Established by Land Grant in 1821
The Black Homestead Farm (located two miles west of Carrollton, Greene County, Illinois) was established by a land deed signed by President James Monroe in 1821. It has been owned continuously by the Black family since Margaret Hobson Black, a widow, immigrated to America from Cumberland County, England with her five children.
Greene County, Illinois, named for Revolutionary War hero General Nathaniel Greene, was organized in 1821. At that time, it included lands that are now the counties of Jersey, Macoupin, Morgan and Scott.

Why would immigrants from northern England be drawn to Greene County, Illinois? The following narrative accounts of Greene County landscapes from
The Big Rivers Area Assessment, Volume 5, by the Illinois Department of Natural Resources may help to answer that question.
Presettlement Landcover - Greene County, IL
(Describing the Illinois River) "Travelers describe the scenery skirting the Illinois as beautiful beyond description. There is a constant succession of prairies, stretching in many places, from the river farther than the eye can reach and elegant groves of woodland. The trees are represented as peculiarly handsome; having their branches overspread with rich covering of vine. Nevertheless, it is the empire of solitude, for the cheering voice of civilized men is seldom heard on this delightful stream."
Samuel R. Brown, 1817
"Macoupin, Apple, and Otter creeks discharge into the Illinois 25 to 30 miles above the mouth of the Illinois. Except within a few miles of that river, the lands on all there streams are of an excellent quality and the situation remarkable healthy. The public survey of these lands was completed in 1819. Macoupin is navigable 25 miles form its mouth and by removing flood wood, boats might pass many miles further up. The land within the distance of 10-12 miles of the Illinois is but ordinary second rate and though well watered, it broken and hilly, but eastwardly of this place the face of the country is variegated by gentle swells - the soil of a superior quality, well supplied with rivulets and fine springs of pure water, a good proportion of prairie and wood, and the whole presenting a charming rural scenery. The number and variety of plants growing on the prairie produce blossoms of every hue, in succession. One species of flower expanding its blossoms as another decays, constantly exhibits vegetable nature, through the long summer season. There the senses of sight and smell find their highest gratifications, while the mind of the spectator is vastly amused in beholding thousands of the busy insects." (The root of the Macoupin, an aquatic plant, was used for food. Today it is called American lotus.)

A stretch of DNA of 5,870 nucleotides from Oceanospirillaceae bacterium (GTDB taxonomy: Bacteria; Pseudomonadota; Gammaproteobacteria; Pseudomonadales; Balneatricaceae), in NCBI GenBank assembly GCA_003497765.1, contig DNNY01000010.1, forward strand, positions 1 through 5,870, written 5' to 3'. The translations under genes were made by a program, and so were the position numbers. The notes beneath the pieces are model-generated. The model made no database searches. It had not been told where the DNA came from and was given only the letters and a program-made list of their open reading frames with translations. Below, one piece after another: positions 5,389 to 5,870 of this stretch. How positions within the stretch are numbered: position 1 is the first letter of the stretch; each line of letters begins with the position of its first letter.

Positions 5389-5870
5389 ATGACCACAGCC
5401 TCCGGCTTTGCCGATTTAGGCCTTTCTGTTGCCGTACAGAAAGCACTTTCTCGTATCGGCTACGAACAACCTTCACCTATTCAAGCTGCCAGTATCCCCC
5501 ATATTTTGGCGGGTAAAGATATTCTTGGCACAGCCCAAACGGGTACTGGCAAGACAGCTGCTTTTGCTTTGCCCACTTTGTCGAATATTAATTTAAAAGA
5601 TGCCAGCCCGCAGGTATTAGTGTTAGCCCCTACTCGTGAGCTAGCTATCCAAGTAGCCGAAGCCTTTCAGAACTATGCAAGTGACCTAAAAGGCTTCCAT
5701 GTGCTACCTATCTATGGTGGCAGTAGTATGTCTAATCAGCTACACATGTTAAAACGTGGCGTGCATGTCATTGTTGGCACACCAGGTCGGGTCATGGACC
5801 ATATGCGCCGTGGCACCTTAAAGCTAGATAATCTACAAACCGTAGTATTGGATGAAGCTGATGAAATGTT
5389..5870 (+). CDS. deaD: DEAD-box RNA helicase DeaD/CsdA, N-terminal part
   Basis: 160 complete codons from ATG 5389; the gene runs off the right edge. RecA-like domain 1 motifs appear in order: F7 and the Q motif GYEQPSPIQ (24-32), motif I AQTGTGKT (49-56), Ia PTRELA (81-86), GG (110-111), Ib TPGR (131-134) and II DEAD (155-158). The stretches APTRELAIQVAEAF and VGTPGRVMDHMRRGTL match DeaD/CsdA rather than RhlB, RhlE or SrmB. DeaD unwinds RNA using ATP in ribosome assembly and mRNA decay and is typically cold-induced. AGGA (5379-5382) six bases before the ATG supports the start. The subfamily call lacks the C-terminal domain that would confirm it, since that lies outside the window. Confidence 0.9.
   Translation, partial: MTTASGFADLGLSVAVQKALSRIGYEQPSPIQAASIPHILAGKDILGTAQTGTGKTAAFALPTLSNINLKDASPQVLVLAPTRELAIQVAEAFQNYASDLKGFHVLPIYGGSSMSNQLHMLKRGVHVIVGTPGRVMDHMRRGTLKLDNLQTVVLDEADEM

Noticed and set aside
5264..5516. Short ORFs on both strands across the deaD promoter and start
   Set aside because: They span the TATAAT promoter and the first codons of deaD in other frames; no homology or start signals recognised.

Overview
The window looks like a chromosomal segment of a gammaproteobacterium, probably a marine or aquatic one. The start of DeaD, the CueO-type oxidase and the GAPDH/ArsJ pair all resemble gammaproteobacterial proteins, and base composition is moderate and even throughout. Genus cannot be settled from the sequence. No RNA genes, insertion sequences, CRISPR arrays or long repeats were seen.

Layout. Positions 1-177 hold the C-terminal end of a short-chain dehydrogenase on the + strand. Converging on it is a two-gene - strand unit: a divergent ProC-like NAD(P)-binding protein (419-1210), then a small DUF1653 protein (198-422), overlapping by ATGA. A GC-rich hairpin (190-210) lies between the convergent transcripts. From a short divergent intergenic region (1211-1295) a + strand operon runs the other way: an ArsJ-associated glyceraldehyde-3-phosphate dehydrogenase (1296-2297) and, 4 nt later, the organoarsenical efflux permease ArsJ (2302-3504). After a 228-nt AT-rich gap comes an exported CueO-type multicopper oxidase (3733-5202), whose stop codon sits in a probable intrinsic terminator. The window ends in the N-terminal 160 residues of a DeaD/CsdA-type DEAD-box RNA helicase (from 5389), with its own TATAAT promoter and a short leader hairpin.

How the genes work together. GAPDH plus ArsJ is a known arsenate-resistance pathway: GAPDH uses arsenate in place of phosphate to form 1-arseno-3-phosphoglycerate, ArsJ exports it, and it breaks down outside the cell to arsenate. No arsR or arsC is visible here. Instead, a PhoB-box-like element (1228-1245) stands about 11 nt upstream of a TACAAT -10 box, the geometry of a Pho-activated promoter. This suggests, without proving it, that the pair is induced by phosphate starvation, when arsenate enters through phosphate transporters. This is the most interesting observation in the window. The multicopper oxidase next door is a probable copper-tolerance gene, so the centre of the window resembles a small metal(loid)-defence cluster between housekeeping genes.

Edmund Dana, 1819
"At this time there were but few animals more abundant than wolves; they were often seen in gangs of four or five an sometimes more. They seldom attacked people - though they did on some occasion."
Calvin Tunnell (1819) lived just north of Macoupin Creek near present site of Carrollton

"It is a narrow channel, connecting a chain of small lakes below the bluffs and near the river. The winter of 1819-1820 proved to be an unusually severe one. The long grass of the prairies had been destroyed by fires lighted by the Indians or hunters, and much of the undergrowth in the woods was killed by the same element. Before the close of winter the provisions gathered by them for their stock from places where it had escaped the ravages of the fire, gave out and they were compelled to cut down trees from the boughs of which the cattle and horses could procure a scanty supply of food."
Clement Clapp (1819) lived in northern part of the county known as the Grand Pass
"A prairie of richest soil stretched out about 4 miles in length and one mile wide extending to the timber growing next to the river. The strip of timber - pecan, hickory, black walnut, oak, persimmon, ash, hackberry, etc. being some three miles in width to the bluffs that were bare of timber with walls of rock in places standing perpendicular form the prairie's edge, one hundred or more feet in height. Wild animals were numerous in the early years and bold to a fault. Many a time in evening's early or later hours the terrifying and wild unearthly scream of the panther and the shrill howling of wolves were heard from the hills and not far away causing terror and shivers of fright."
Daniel Harmon Brush (1820) settled at base of Illinois River bluffs in western Greene County, 8 miles
west of Carrollton and 4 miles east of the river where the prairie adjoined the rocky bluffs

The public square in Carrollton, Illinois is located at the intersection of Routes 67 and 108. From the public square, go west on Route 108 for approximately two miles. At the first rural crossroad, turn left (south). Go approximately 3/4 mile to the Black Homestead Farm, which will be on the left (east) side of the road.
Location Map
To contact us with questions or comments:

Current owners Stephen F. Black, Elizabeth Black Satterfield and
Nancy Black Shriner welcome you to the Black Homestead Farm Website.

"In Illinois, the surveys began in 1804 and were largely completed by 1843. The surveyors moved across the state laying out a rectangular grid system, known as the Public Land Survey System. They were required to keep field notebooks where they noted details about their survey (such as which kind of tree was "blazed" at the section corners) as well as notes about the quality of the landscape, mines, salt licks, watercourses, springs and other remarkable and permanent things..."
Landcover of Illinois in the early 1800s, Illinois National History Survey, 2002